Fitzrovia Property Guide


Immediately north of Oxford Street, Fitzrovia nestles between Marylebone and Bloomsbury. With fantastic architecture, amenities and an enviable Central London location, Fitzrovia offers tremendous growth potential, thanks to the new Crossrail station at Tottenham Court Road and the fact that it is slightly less gentrified than neighbouring areas.

As one of the most experienced estate agents in Fitzrovia, Aston Chase has an in-depth knowledge of the area and its wealth of high quality properties. With an intricate network of winding streets, alleyways and leafy squares, it is a fascinating area to explore. Primarily home to grand townhouses, many of which have been converted to flats and offices, Fitzrovia property is highly sought after for those who want a central, yet relatively tranquil base.

This historically bohemian neighbourhood was once home to writers including Virginia Woolf, George Bernard Shaw and Arthur Rimbaud. Today, its period terraces are particularly popular with the media, marketing and legal professions, with many of these professionals living and also working in the area.

Shopping and entertainment is second to none in Fitzrovia and the surrounding areas, with the shopping hubs of Tottenham Court Road and Oxford Street just a stone’s throw away. Fitzrovia also has a thriving restaurant scene, particularly focused on and around Charlotte Street, alongside numerous pubs and bars. The famous West End theatre district and nightlife are also just a stroll away.

If you are looking for property for sale in Fitzrovia, or your next rental property, we will show you only the best flats or houses that meet your needs. Our experience and local knowledge mean that we hear about available property before anybody else and our personalised service means that we will take time to fully understand what you’re looking for.

Whether you’re looking for houses or flats to rent in Fitzrovia, or properties for sale, we have a wide selection of options available at all times. Our knowledge and expertise means that our agents will work closely with you to secure the right property at the right price.


Fitzrovia was first developed by Charles Fitzroy, Lord of the Manor of Tottenhall, from 1757. The east and south of Fitzroy Square were designed by Robert Adam in 1794 and have survived in their original form, although the south side was extensively restored following wartime damage. Fitzroy built for the upper classes but they soon moved on to Mayfair and Belgravia and many of the grand houses were subdivided into workshops, studios and rooms to let.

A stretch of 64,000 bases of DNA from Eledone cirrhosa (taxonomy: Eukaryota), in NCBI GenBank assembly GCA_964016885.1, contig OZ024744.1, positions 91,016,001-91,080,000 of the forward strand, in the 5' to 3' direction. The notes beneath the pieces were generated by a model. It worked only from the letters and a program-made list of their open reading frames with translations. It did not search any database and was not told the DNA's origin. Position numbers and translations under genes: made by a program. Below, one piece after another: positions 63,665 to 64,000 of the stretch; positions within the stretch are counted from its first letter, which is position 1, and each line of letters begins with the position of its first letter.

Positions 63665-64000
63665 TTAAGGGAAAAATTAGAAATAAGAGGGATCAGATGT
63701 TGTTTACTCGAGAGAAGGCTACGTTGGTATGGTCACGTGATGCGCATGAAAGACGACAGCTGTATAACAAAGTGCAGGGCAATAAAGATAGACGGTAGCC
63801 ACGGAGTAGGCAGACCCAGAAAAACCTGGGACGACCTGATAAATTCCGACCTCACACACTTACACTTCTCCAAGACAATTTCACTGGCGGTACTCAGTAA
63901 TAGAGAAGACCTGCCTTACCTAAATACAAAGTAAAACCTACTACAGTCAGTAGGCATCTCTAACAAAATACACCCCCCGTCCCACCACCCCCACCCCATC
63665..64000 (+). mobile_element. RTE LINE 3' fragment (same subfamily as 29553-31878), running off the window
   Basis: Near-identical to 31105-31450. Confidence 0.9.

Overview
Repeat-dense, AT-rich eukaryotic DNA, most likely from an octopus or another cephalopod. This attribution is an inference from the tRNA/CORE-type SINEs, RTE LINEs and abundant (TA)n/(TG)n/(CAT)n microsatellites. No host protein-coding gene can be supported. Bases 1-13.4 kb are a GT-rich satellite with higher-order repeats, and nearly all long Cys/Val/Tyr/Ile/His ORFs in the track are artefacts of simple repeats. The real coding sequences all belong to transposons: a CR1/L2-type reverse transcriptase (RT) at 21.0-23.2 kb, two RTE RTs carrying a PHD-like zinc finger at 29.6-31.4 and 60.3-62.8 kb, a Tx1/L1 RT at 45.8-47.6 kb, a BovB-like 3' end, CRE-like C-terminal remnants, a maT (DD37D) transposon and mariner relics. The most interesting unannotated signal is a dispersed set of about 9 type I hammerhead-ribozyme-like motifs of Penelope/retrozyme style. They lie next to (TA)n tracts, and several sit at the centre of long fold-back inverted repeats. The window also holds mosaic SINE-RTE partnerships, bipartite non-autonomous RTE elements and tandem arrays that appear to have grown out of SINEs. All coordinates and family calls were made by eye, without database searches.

Immigrants from France and neighbouring countries moved to the area and helped establish the district as a centre for the furniture trade by the end of the 18th century. Thomas Chippendale was among the many craftsmen who set up shop here and the artist John Constable also maintained a local residence, despite spending much of his time in Hampstead.

In the early part of the 20th century, Walter Sickert and friends formed the Fitzroy Street Group, based at 8 Fitzroy Street.

area fitzrovia 01In the 1930s, Augustus John and Dylan Thomas helped build a bohemian reputation for the area and John is widely regarded as having invented the Fitzrovia name, not in honour of Fitzroy Square but after his favourite pub, the Fitzroy Tavern, situated on the corner of Charlotte Street and Windmill Street.

The name Fitzrovia was recorded in print for the first time by Tom Driberg MP in the William Hickey gossip column of the Daily Express in 1940.

Before the Second World War, Fitzrovia had a highly visible German community and Charlotte Street was even nicknamed Charlottenstrasse. After the war, the Greeks and Italians brought new life to the area, followed later by the Nepalese and Bengalis.

The BT Tower in Cleveland Street was built for the General Post Office and opened in 1965 and remained the UK’s tallest building until 1980.

Today, Fitzrovia has around 6,500 residents and 50,000 workers. Charlotte Street is the focus for media companies and ad agencies, and contains a large number of restaurants and bars.


Fitzrovia is rather interesting in property terms. Unlike many of its neighbours, it was largely owned by several smaller landowners which has led to a greater number of winding streets than in some of the more uniformly developed areas elsewhere in Central London.

Fitzrovia property is made up of impressive townhouses, many of which have been converted into flats and offices, although a few still remain as houses.

Despite recent gentrification, Fitzrovia is still comparatively ‘up and coming’ compared to some of the extremely affluent neighbourhoods around it, and because of its central location prices are becoming stronger.